Coordinating I/O Requests with Component Power State
[Applies to KMDF only]
A KMDF driver for a multiple-component device must only send requests to components that are in an active state. Typically, the driver assigns I/O queues to components or sets of components.
Consider first a queue that is assigned to a single component. The driver starts the queue when the component becomes active and stops the queue when the component becomes idle. As such, when KMDF calls a request handler for the queue, the device is in its fully on (D0) state, and the required component is active. The request handler can safely access component hardware.
The same concept applies to a queue that is assigned to a set of components. In this case, the driver starts the queue when all of the components in the set are active. The driver stops the queue when any one of the components becomes idle.
This topic describes how a KMDF driver for a multiple-component device might implement such support in a situation involving multiple request types that require different combinations of components.
For each request type supported by the driver, identify the required components. For example, consider a device that has three components: 0, 1 and 2, for which the driver receives three types of requests: A, B, and C. The component requirements of the requests are as follows:
|Request type||Components needed|
In this example, there are three distinct sets of components, one for each request type. The driver supplies one default, power-managed I/O queue for the device, as well as one additional power-managed queue corresponding to each set of components. In the example above, the driver creates one primary queue and three secondary queues, one corresponding to each component set. This queue configuration is shown in the following diagram:
The driver maintains a bitmask for each component set. Each bit in the bitmask represents the active/idle state of one of the components. If the bit is set, the component is active. If the bit is cleared, the component is idle.
When a request arrives, a request handler for the top-level queue determines which components the request needs and calls PoFxActivateComponent for each one. The request handler then forwards the request to the secondary I/O queue corresponding to that component’s set.
When a component becomes active, the power management framework (PoFx) calls the driver’s ComponentActiveConditionCallback routine. In this callback, the driver sets the bit corresponding to the specified component, in each bitmask where that component is represented. If all of the bits in a given bitmask are set, all of the components in the corresponding set are active. For each component set that is fully active, the driver calls WdfIoQueueStart to start the corresponding secondary I/O queue.
For example, consider the hypothetical device above. Suppose that component 0 is active, while components 1 and 2 are idle. When component 2 becomes active, PoFx calls that component's ComponentActiveConditionCallback routine. Request types A and C use component 2, so the driver manipulates the bitmasks for these two request types. Because all the bits in the bitmask for request type A are now set, the driver starts the queue for request type A. However, not all bits are set for request type C (component 1 is still idle). The driver does not start the queue for request type C.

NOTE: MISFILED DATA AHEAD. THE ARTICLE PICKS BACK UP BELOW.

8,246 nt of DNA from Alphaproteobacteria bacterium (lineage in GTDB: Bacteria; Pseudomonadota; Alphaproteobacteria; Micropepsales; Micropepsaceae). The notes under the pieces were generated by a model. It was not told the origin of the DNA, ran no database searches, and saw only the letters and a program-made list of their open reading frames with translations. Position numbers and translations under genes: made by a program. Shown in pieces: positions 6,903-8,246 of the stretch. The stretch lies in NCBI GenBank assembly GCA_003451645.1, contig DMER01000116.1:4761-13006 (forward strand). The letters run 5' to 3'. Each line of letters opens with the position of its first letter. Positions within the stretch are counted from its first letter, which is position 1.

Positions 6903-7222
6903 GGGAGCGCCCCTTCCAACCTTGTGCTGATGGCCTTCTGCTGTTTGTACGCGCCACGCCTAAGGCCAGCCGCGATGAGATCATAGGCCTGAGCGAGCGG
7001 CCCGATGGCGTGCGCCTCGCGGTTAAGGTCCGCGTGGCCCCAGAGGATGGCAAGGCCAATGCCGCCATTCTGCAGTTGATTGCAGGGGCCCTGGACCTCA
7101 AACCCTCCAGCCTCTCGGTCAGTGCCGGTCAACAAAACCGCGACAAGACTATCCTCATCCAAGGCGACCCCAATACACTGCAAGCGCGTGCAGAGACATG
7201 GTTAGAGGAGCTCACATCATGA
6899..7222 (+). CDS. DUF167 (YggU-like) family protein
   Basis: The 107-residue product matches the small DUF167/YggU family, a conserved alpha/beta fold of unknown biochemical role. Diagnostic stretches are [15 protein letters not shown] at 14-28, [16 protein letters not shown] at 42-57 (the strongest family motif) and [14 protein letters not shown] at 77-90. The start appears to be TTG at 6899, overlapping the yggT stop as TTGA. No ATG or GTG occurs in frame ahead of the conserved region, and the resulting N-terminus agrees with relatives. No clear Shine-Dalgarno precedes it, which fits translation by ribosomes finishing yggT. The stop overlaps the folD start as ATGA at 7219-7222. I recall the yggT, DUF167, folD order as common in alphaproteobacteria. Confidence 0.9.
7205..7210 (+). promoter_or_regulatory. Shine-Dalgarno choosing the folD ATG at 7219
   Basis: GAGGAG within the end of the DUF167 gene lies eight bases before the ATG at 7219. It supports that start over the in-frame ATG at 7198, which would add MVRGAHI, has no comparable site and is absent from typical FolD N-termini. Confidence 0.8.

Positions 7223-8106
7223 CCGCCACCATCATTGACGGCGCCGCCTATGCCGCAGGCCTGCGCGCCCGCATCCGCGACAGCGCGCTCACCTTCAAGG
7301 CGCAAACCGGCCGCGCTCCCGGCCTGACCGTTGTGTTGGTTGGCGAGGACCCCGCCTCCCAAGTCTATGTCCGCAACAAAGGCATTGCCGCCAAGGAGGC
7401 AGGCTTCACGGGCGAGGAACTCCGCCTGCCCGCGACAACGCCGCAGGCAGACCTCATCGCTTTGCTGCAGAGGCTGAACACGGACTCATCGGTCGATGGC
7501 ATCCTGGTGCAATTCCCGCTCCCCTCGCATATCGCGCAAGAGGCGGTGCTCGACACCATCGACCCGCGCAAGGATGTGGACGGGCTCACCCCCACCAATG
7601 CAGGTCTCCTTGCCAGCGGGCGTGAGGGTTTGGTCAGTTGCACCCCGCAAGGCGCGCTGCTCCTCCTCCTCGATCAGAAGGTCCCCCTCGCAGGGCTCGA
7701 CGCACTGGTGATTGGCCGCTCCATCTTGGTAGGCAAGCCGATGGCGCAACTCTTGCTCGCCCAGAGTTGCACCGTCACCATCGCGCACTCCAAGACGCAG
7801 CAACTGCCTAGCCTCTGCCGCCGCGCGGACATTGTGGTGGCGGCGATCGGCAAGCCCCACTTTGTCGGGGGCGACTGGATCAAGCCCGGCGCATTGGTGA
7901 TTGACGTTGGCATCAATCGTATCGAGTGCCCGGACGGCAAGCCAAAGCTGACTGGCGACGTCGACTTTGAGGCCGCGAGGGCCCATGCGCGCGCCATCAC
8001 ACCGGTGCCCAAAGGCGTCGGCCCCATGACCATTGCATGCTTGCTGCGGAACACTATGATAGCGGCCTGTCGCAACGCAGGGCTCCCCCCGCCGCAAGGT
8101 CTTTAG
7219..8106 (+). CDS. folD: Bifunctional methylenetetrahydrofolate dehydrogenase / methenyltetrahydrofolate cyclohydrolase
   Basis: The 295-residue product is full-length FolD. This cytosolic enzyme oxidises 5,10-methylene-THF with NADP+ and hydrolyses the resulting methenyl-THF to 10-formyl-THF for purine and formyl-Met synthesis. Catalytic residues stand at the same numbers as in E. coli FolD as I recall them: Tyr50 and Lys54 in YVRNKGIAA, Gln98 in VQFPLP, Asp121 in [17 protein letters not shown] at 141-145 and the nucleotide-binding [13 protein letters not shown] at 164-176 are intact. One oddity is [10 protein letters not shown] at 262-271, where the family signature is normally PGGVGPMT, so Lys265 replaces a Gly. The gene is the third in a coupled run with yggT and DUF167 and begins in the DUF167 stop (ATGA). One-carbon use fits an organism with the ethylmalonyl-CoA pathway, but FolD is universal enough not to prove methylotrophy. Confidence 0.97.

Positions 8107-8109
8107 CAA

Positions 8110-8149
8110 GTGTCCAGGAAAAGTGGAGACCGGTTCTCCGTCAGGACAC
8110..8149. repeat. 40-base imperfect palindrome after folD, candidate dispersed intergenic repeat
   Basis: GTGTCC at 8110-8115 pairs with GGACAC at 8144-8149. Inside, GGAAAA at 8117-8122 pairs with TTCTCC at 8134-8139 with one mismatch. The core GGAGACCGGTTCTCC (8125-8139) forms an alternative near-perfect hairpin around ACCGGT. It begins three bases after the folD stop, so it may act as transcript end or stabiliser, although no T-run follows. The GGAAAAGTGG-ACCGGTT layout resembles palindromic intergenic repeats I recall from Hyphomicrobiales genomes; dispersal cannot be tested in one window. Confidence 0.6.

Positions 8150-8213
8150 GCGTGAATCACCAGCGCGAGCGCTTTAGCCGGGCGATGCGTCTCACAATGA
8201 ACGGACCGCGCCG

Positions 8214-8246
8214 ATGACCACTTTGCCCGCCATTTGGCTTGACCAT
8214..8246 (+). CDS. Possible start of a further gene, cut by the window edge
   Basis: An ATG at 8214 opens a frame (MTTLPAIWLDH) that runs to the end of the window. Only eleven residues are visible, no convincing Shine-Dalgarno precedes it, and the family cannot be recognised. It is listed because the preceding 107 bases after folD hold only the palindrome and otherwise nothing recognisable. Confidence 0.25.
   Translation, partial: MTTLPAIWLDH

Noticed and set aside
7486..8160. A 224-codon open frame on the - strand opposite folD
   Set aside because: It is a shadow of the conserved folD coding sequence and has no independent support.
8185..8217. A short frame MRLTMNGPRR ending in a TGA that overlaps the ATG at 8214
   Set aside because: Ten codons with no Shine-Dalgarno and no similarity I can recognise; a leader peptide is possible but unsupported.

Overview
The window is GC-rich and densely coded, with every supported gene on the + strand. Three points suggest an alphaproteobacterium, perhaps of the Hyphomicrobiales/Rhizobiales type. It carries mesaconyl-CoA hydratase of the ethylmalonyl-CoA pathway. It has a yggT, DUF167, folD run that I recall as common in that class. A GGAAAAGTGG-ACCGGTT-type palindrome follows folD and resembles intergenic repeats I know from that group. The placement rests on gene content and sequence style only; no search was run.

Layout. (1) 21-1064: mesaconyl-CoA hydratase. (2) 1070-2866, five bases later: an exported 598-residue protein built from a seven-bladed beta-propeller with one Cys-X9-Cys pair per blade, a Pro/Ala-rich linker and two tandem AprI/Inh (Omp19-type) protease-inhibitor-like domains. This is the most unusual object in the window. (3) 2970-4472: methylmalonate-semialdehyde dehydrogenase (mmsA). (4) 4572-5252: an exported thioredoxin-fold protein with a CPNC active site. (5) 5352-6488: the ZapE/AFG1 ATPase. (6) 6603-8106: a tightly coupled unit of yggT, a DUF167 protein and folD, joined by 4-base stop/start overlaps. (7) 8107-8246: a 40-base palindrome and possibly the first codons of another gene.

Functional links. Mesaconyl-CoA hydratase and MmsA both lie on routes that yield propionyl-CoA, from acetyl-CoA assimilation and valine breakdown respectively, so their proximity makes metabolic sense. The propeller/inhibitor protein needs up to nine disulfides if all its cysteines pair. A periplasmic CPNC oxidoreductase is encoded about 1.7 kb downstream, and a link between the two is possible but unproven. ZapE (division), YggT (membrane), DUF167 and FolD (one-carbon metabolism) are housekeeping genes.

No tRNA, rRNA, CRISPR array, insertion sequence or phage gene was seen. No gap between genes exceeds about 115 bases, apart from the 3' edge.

When a secondary I/O queue is started, the framework begins delivering the requests that are stored in the queue. In the request handler for the secondary I/O queue, the driver can safely process the requests because the component is active and a power reference has been taken on the component for each of the requests.
When the driver finishes processing a request, it calls PoFxIdleComponent for each component that the request was using, and then completes the request. When there are no more requests using a component, the power framework calls the driver’s ComponentIdleConditionCallback routine.
In this callback, the driver clears the bit corresponding to the specified component, in each bitmask where that component is represented. If a given bitmask indicates that the component is the first one in the corresponding set to transition to the idle condition, the driver calls WdfIoQueueStop to stop the corresponding secondary I/O queue. By doing so, the driver ensures that the queue does not dispatch requests unless all of the components in the corresponding set are active.
Consider again the above example. Suppose that all components are active and therefore all queues are started. When component 1 becomes idle, PoFx calls the ComponentIdleConditionCallback routine for component 1. In this callback, the driver manipulates the bitmasks for request types B and C because they use component 1. Because component 1 is the first component to become idle for both these request types, the driver stops the queues for request types B and C.
Suppose that at this point, component 0 becomes idle. In the ComponentIdleConditionCallback for component 0, the driver manipulates the bitmasks for request types A and C. Because component 0 is the first component to become idle for request type A (component 2 is still active), the driver stops the queue for request type A. However, for request type C, component 0 is not the first component to become idle. The driver does not stop the queue for request type C (it did so earlier).
To use the technique described in this example, the driver must also register an EvtIoCanceledOnQueue callback function for each of its secondary queues. If a request were to be canceled while in the secondary queue, the driver could use this callback to call PoFxIdleComponent for each corresponding component. Doing so releases the power reference that the request handler took when it called PoFxActivateComponent before forwarding the request to the secondary queue.